September 4, 2002
In a time of war and uncertainty, The Ideas That Conquered the World offers a major new statement about the fault lines of the twenty-first century, from globalization to terrorism, from great-power conflict to common security. Michael Mandelbaum, one of America’s leading foreign-policy thinkers, argues that three ideas dominate the world today: peace as the preferred basis for relations between and among different countries, democracy as the optimal way to organize political life, and free markets as the indispensable vehicle for the creation of wealth. While not practiced everywhere, they have – for the first time in history – no serious rivals. And although the terrorist attacks of September 11, 2001, were terrible and traumatic, they did not “change everything,” as so many commentators have asserted. Instead, these events serve to illuminate even more brightly the world that emerged from the end of the Cold War.
The Ideas That Conquered the World describes how the wars and revolutions of the past two centuries, along with the strongest and most underappreciated of all historical forces, the power of example, brought these three ideas to a commanding position everywhere, without any serious rivals as methods of organizing politics, economics, and international relations. And Mandelbaum assesses the prospects for these ideas in the years to come, giving particular attention to the United States, which bears the greatest responsibility for protecting and promoting them, and to Russia, China, and the Middle East, in which they are not well established and where their fate will affect the rest of the world.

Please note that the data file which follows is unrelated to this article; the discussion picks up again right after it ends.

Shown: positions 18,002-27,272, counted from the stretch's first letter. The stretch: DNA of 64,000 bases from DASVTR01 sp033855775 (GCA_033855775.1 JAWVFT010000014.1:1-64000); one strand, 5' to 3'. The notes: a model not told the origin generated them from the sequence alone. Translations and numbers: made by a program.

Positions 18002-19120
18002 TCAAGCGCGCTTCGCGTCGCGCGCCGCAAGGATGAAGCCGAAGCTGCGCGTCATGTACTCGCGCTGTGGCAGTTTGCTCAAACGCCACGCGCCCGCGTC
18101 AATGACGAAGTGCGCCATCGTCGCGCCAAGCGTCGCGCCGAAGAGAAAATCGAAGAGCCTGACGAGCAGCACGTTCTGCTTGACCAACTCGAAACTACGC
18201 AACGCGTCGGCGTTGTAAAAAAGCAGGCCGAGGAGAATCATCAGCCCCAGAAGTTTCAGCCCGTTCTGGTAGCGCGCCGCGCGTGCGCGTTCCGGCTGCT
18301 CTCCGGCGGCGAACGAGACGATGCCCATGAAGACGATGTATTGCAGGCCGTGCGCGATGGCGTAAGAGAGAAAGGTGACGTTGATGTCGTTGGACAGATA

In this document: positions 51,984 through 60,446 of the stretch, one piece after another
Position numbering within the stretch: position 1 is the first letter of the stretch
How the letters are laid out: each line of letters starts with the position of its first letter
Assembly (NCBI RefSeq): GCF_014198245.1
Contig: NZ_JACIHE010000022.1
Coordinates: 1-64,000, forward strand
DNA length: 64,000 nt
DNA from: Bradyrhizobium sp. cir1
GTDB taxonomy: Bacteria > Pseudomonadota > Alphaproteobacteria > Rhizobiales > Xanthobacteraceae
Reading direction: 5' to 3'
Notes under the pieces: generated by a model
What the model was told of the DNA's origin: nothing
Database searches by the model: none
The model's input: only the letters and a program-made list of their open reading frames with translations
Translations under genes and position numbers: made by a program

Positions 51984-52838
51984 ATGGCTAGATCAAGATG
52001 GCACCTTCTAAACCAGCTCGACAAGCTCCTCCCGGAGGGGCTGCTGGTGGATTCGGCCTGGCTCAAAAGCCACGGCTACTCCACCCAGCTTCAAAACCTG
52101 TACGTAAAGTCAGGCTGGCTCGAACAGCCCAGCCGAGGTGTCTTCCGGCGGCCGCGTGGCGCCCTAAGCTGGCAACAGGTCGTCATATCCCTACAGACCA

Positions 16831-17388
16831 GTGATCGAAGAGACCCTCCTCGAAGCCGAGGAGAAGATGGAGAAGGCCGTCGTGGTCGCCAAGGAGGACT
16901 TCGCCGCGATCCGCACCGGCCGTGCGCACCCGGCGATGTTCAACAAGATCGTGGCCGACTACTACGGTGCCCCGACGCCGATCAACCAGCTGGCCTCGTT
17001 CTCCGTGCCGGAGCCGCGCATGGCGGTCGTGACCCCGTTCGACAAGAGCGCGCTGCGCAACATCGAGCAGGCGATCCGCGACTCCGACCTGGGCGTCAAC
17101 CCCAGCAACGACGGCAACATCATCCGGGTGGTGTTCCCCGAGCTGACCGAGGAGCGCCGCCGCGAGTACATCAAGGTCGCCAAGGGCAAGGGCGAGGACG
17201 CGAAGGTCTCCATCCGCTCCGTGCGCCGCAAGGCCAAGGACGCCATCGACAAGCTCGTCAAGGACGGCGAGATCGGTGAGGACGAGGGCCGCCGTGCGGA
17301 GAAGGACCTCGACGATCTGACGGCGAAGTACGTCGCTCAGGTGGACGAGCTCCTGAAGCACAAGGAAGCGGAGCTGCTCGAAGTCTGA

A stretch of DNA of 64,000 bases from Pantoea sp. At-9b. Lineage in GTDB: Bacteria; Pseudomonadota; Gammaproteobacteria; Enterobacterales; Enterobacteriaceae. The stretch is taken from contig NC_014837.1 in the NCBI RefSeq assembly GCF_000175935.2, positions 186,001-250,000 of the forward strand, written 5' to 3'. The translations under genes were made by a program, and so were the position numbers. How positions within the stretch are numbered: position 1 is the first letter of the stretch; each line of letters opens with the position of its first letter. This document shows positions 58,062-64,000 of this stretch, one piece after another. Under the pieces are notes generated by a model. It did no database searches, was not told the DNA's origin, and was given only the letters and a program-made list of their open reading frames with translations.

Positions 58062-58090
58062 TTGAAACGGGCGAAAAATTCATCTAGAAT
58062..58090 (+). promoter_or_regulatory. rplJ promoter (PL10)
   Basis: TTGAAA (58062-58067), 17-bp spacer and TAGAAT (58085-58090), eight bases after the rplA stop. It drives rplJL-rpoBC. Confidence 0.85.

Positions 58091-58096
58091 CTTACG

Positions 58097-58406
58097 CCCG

What is perhaps the most remarkable feature of the world of the twenty-first century, Mandelbaum argues, is the decline of major war among the great powers. He shows how there emerged in Europe at the end of the Cold War something that had eluded the statesman of all previous eras – a formula for peace – and he assesses the prospects for peace in East Asia, the other region of the planet where a great war could take place. Mandelbaum provides a context for understanding why much of the rest of the world, from the Balkans to Afghanistan, has become less peaceful in the wake of the Cold War, despite the trend away from war among the great powers.
As major war has declined, the free market has become the most widely accepted institution in all of human history, and Mandelbaum explains why this happened and how the rise of free markets holds the key to a peaceful and democratic future. His analysis offers an original and compelling picture of the new world of the twenty-first century, a world remarkably favorable to Western values and interests.
Michael Mandelbaum is the Christian A. Herter Professor of American Foreign Policy at the School of Advanced International Studies of the John Hopkins University, and is a senior fellow of the Council on Foreign Relations. He is a regular foreign affairs columnist for Newsday and the author or co-author of seven books on foreign policy.